862nd Week: Watering the Seeds of Our Wholeness
I continue to resonate with the passing of Venerable Thich Nhat Hanh and the powerful teachings he brought to the world via his practices of mindfulness, of constantly returning to the present moment, and of his acknowledgment and acceptance of the complexities of our inherent and inescapable wholeness as human beings.
For quite a while now, I’ve focused on wholeness and self-acceptance as being central to a sense of well-being, supporting clients (and myself!) to acknowledge and accept aspects of themselves that aren’t what Buddhists would call “skillful”. I encourage clients (and myself here, as well) to also acknowledge and accept the aspects of themselves that are gifts to their well-being and quality of life. This acknowledgement can sometimes be even more difficult than looking at what we experience as negative in ourselves.
From Thich Nhat Hanh: Your mind is like a piece of land planted with many different kinds of seeds: seeds of joy, peace, mindfulness, understanding, love, and more; seeds of craving, anger, fear, hate, forgetfulness, and more. These wholesome and unwholesome seeds are always there, sleeping in the soil of your mind. The quality of your life depends on the seeds you water. If you plant tomato seeds in your gardens, tomatoes will grow. Just so, if you water a seed of peace in your mind, peace will grow. When the seeds of happiness in you are watered, you will become happy. When the seed of anger in you is watered, you will become angry. The seeds that are watered frequently are those that will grow strong.
For this week’s practice, I invite you to notice what seeds of your wholeness you regularly water. Notice which seeds/aspects of your wholeness you feed. Where do you place your attention? What’s your style of expressing yourself with your self-talk and in your relationship to the world around you? Bringing awareness to this kind of practice offers the possibility of choice. If you discover that you water seeds that bring distress, disappointment, or other forms of painful suffering, notice what it’s like to shift your attention to something that is soothing, comforting, beautiful, or in some other way nourishing to you. This doesn’t mean to ignore feelings that need attention and validation. Instead, it’s more about how many of us have developed automatic ways of focusing our attention on watering “seeds” that lead to unhappiness or suffering.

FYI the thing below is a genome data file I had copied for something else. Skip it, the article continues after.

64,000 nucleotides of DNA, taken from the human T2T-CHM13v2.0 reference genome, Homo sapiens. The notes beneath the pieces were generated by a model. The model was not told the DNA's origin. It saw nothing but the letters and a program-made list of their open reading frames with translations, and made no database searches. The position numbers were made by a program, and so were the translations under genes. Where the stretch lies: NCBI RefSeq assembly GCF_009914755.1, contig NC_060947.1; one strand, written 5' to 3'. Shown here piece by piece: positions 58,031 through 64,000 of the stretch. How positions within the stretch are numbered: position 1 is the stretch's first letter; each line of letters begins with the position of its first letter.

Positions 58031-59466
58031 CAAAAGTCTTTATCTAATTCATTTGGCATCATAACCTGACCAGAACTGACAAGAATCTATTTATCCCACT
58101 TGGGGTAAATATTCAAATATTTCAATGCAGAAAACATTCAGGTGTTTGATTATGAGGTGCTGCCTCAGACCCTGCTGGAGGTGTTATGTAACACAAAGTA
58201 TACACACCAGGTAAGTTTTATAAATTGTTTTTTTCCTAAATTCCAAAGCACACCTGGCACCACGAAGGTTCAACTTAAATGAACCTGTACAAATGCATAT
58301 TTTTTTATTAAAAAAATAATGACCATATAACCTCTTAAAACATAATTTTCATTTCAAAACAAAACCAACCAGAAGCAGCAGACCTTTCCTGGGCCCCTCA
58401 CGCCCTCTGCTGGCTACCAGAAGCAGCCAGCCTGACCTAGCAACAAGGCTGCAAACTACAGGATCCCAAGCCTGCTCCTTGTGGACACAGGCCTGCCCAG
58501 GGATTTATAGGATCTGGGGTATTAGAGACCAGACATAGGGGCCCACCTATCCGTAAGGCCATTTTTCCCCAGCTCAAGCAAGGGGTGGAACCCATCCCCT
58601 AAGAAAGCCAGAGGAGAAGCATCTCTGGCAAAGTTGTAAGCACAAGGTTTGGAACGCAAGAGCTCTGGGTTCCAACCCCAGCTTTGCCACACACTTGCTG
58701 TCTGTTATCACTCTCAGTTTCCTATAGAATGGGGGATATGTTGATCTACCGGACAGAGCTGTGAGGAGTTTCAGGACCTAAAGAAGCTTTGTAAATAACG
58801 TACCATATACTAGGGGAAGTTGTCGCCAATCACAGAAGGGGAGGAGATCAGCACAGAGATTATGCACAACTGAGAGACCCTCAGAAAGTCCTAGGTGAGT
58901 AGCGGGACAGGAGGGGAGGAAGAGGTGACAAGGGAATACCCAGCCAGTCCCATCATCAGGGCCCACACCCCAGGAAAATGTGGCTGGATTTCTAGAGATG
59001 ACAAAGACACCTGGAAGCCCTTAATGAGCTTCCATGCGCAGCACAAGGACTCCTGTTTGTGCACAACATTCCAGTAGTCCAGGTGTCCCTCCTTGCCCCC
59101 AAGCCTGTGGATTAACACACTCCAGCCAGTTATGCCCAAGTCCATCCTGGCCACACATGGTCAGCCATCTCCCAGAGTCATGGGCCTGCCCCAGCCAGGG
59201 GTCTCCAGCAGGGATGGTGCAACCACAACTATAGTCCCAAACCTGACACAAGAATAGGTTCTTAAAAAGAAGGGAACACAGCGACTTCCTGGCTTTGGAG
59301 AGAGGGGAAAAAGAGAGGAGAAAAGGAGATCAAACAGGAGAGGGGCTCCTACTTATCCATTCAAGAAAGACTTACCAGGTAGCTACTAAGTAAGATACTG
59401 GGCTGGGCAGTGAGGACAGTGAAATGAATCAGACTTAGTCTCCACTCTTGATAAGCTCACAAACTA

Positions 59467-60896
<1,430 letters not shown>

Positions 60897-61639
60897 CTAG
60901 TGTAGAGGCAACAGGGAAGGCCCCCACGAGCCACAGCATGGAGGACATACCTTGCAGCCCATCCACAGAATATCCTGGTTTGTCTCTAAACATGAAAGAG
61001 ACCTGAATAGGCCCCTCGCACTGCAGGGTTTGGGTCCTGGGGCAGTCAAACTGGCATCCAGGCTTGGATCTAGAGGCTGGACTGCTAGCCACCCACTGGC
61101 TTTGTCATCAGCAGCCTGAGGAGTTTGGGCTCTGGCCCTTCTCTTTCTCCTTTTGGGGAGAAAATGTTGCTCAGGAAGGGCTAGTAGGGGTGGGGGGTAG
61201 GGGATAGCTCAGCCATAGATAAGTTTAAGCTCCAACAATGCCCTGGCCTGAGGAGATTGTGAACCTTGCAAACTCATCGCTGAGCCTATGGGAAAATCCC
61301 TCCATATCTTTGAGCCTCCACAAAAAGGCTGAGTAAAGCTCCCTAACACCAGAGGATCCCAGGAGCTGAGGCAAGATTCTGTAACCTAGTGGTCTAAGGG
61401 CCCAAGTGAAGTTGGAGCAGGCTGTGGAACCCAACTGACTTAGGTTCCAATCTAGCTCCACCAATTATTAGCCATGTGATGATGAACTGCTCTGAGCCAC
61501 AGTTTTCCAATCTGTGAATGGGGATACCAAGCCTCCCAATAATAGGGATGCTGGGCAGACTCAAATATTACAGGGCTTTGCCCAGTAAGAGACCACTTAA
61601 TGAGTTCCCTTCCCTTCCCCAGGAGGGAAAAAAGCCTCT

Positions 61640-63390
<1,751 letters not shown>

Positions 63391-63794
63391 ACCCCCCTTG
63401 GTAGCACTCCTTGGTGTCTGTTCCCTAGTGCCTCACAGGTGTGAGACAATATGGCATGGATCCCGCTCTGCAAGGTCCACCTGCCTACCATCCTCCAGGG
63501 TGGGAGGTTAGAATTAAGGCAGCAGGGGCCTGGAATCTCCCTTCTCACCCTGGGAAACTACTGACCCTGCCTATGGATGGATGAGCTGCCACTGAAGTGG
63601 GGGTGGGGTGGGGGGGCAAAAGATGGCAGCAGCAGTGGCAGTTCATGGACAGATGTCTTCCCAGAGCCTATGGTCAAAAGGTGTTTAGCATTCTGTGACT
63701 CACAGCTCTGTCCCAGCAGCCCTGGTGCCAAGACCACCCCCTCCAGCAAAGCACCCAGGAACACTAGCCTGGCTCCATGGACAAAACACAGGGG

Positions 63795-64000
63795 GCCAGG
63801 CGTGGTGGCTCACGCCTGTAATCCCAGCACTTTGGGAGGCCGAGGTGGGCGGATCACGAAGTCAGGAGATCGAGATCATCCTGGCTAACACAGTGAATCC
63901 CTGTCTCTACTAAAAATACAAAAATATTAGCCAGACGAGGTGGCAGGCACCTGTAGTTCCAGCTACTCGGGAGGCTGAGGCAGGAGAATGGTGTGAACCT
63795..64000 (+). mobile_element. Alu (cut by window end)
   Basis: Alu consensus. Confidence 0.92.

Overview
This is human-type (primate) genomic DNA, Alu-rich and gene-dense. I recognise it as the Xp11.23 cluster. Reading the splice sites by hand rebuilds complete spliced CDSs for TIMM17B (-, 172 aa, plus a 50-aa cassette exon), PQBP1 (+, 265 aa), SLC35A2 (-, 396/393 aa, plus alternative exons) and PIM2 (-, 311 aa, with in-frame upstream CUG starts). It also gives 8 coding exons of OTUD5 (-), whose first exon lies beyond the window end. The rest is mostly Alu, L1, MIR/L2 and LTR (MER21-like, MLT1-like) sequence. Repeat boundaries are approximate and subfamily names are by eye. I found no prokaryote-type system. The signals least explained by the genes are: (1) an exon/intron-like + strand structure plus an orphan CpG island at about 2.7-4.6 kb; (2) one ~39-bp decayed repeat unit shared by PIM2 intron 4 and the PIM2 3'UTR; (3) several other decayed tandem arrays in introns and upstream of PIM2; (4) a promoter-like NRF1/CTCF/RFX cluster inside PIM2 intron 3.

As with all these practices, please remember to bring curiosity as your constant companion and to be mindful of mixed feelings that may arise. An important aspect of this practice is to notice and not indulge in self-criticism or negative self-judgment. Watering these seeds in our garden is a common habit and leads to so much suffering for so many people. So, when judgments arise, please practice patting them gently on the head, allowing them to move on through without your having to do anything with or about them. Remember that the stream of consciousness never stops, so judgments will arise and move on naturally, if allowed to do so. If you find it’s a challenge to let them move through, notice what it’s like to make a conscious choice to shift your attention to something else, something more helpful, and that will then allow the negative judgments to move on through.
And, most of all, please allow yourself to accept and embrace your wholeness, with all its aspects. We can’t take anything out of our wholeness. The key is to learn to orient ourselves to those aspects that offer us, among many other things, a sense of well-being and greater ease.